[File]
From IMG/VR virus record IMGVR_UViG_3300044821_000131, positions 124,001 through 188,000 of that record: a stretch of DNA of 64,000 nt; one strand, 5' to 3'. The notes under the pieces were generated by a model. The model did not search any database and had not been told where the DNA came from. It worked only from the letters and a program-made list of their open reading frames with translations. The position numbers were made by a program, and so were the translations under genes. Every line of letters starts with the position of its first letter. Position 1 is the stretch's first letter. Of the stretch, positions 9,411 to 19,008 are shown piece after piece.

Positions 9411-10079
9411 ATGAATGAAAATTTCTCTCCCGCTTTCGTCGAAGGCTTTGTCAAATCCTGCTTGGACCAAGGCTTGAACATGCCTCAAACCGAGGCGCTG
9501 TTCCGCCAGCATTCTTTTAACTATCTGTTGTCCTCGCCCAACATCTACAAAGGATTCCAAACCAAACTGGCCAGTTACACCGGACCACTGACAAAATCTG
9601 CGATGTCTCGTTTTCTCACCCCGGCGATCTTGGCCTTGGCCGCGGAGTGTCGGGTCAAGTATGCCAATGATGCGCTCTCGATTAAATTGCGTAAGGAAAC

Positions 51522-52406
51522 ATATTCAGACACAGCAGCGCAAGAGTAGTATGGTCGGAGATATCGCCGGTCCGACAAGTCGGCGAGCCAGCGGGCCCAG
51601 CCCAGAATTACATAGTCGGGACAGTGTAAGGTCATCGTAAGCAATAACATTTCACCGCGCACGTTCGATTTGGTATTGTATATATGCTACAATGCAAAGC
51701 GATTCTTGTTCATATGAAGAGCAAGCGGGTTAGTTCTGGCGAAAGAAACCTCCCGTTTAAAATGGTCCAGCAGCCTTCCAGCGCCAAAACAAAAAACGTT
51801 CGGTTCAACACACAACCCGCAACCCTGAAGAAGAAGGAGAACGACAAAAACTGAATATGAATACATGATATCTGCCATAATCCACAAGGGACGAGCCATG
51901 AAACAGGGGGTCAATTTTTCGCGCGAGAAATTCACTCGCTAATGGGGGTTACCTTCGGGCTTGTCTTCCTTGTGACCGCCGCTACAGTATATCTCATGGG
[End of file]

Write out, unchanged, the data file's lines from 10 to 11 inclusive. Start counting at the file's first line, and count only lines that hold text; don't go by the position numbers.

51801 CGGTTCAACACACAACCCGCAACCCTGAAGAAGAAGGAGAACGACAAAAACTGAATATGAATACATGATATCTGCCATAATCCACAAGGGACGAGCCATG
51901 AAACAGGGGGTCAATTTTTCGCGCGAGAAATTCACTCGCTAATGGGGGTTACCTTCGGGCTTGTCTTCCTTGTGACCGCCGCTACAGTATATCTCATGGG